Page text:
Poll: Will the Canadiens win the Atlantic Division next season?

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This post is part of Canadiens Day on PHT…

The Montreal Canadiens had plenty of ups and downs last season, but when it was all said and done, they managed to walk away with the Atlantic Division crown.

Unfortunately for them, that didn’t translate into playoff success, as they were bounced in the opening round by the New York Rangers.

GM Marc Bergevin has made plenty of changes to his roster this summer. To address his team’s lack of scoring, he sent top prospect Mikhail Sergachev to the Lightning for Jonathan Drouin. Although that move leaves them a little thin in the prospect department, adding a local talent like Drouin is huge for Montreal.

The team also acquired David Schlemko from Vegas and they signed Karl Alzner, Mark Streit, Joe Morrow and Ales Hemsky in free agency.

As much as they’ve added some good pieces, they also lost some really good players too. Alex Radulov signed a big free-agent deal with the Dallas Stars, while Andrei Markov and the club couldn’t agree on a new deal which led to the veteran rearguard signing in the KHL.

They also traded Nathan Beaulieu to Buffalo and lost Alexei Emelin in the expansion draft.

We all know about Montreal’s hole down the middle. Alex Galchenyuk spent some time at center last year, but he played as a fourth line left winger in the playoffs. With Tomas Plekanec, Phillip Danault, Torrey Mitchell and Michael McCarron at center, they probably won’t go very far. But if Claude Julien gives Galchenyuk an opportunity to stick there for good, that could pay dividends for the Habs long-term.

Also, the left side of their defense is a bit of a question mark, too. They have Shea Weber and Jeff Petry as their top two options on the right, but a one-two punch of Alzner and Schlemko leaves them a little light at that position.

So, is that roster good enough?

Well, obviously, they still have Carey Price which means anything is possible. But coming away with the division isn’t going to be easy.

Lets size up the competition:

–If the Tampa Bay Lightning can be healthier than they were a year ago (that shouldn’t be too difficult), they’ll be a threat. Having Steven Stamkos and Nikita Kucherov together could lead to a huge jump in the standings for the Bolts.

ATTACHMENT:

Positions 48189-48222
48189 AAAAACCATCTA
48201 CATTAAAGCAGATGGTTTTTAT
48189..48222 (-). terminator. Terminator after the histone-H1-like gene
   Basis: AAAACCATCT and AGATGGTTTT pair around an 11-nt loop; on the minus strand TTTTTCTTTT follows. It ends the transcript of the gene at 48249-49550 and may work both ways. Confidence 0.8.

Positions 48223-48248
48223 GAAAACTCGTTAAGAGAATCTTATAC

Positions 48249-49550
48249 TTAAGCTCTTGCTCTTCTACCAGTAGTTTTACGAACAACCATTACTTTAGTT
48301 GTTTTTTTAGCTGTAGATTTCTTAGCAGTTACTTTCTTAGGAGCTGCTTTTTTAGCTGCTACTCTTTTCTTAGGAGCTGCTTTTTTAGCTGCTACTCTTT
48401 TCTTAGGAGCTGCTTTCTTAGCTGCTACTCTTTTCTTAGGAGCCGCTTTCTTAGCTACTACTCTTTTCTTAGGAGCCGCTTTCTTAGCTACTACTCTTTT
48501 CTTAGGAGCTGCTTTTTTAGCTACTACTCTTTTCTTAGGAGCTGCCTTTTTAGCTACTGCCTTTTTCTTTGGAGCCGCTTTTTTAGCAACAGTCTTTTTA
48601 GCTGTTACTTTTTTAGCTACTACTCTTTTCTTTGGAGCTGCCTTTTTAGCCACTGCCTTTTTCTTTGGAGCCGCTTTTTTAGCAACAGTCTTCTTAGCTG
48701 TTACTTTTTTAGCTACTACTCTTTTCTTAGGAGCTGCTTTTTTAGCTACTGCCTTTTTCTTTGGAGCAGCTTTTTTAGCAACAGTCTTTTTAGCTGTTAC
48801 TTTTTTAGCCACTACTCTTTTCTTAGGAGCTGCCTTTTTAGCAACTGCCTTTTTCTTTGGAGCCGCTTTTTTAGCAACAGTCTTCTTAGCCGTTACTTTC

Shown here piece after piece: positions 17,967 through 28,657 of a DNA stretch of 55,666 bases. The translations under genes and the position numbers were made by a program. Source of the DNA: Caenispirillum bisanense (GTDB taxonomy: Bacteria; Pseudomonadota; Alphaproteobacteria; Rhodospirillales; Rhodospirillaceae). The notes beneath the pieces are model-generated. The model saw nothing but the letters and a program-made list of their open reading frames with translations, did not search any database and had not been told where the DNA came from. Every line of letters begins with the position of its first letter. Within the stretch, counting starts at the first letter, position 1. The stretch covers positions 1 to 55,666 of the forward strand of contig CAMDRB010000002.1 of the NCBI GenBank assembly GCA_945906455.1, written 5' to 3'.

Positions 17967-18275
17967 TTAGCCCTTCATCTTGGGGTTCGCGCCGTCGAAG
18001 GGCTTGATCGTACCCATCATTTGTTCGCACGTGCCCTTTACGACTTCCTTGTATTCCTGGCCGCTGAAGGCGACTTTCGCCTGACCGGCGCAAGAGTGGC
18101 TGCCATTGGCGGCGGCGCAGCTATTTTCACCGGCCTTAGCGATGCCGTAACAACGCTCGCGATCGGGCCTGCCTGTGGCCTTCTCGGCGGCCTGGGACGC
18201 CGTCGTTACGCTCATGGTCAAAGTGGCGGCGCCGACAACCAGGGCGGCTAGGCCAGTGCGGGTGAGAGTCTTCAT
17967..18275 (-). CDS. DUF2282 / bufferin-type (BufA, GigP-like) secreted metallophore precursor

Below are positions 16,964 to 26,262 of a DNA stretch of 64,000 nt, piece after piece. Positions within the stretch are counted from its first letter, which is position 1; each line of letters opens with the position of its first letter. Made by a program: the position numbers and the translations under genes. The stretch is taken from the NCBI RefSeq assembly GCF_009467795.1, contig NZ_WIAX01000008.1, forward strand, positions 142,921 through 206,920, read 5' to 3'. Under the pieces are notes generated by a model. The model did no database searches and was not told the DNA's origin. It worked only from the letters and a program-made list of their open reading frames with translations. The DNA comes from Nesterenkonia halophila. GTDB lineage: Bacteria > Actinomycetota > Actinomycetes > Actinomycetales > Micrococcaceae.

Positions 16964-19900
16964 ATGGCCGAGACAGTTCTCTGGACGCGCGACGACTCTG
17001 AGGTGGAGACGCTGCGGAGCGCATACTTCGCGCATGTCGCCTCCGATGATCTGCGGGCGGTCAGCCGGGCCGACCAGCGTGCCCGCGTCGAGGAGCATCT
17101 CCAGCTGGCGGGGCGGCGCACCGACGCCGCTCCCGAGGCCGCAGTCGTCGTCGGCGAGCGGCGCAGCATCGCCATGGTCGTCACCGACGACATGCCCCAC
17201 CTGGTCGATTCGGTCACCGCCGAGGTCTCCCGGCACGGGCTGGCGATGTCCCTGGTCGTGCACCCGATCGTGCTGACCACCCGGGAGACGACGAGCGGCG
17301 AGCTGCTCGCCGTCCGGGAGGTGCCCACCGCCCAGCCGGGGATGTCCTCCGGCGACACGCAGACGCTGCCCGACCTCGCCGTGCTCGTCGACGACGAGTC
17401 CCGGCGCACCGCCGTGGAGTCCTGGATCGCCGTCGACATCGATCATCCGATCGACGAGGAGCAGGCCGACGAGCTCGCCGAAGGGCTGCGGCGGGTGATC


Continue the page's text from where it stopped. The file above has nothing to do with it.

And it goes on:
–The Toronto Maple Leafs’ trio of youngsters (Auston Matthews, William Nylander and Mitch Marner) are all a year older, and that should translate into some form of on-ice success for the team.

–The Ottawa Senators were one goal away from making it to the Stanley Cup Final. Will they take a step back? Maybe, but I’m not counting them out just yet.

–After two years of missing the playoffs, the Bruins played some meaningful games in the spring last year. They’ve got youngsters like Brandon Carlo and Charlie McAvoy that are just about ready to become impact players on their blue line. Add Patrice Bergeron, Brad Marchand, David Pastrnak and Tuukka Rask, and you quickly realize the Bruins will not be an easy out.

–Like Tampa, the Florida Panthers had a ton of injuries last season. If Aleksander Barkov, Jonathan Huberdeau and company can stay healthy, they’ll also make a run at a playoff spot.

–The Buffalo Sabres might not be ready to challenge for the division just yet, but they’ve added Phil Housley as coach and Jason Botterill as GM. They just need to get some good production behind Jack Eichel.

–The Red Wings saw their 26-year playoff streak come to an end last season, and a trip to the postseason appears to be unlikely in 2017-18. Detroit has some interesting young pieces like Tomas Tatar and Anthony Mantha, but they also have some overpriced veterans.

Alright, it’s your turn to vote. Feel free to leave your opinion in the comments section.

Stars aligned with new coach DeBoer, Nill-constructed roster

Nick Turchiaro-USA TODAY Sports
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DALLAS — General manager Jim Nill sensed things were coming together for the Dallas Stars even before the season started with new coach Pete DeBoer and a roster mixed with proven veterans, up-and-coming young players, and even a teenaged center.

At the NHL’s All-Star break, after 51 games together, these Stars are leading the Western Conference.

“Every year you start, you put a team together, and there’s always going to be question marks,” said Nill, in his 10th season as the Stars GM. “You have ideas how you think you’re going to come together, but there’s always the unknown. . This year has been one of those years where right from the start, you could just see everything was kind of jelling.”

The Stars (28-13-10, 66 points) have their trio of 2017 draft picks that just keep getting better: All-Star winger Jason Robertson, goaltender Jake Oettinger and defenseman Miro Heiskanen. The seemingly ageless Joe Pavelski, at 38 and already re-signed for next season, is on the high-scoring top line with Robertson and point-a-game winger Roope Hintz. Wyatt Johnston, their first-round pick in 2021 and half Pavelski’s age, has 13 goals.

There is also the resurgence of six-time All-Star forward Tyler Seguin two years after hip surgery and 33-year-old captain Jamie Benn, who already has more goals (19) than he did playing all 82 games last season.

The Stars have a plus-40 goal differential, which is second-best in the NHL. They are averaging 3.37 goals per game, more than a half-goal better than last season when they were the only team to make the playoffs after being outscored in the regular season. They are also allowing fewer goals, and have improved on power plays and penalty kills.

“Where we sit at this break, I think guys are happy with that,” Seguin said, before being asked the keys to the Stars leading the West and on pace for a 100-point season with their new coach.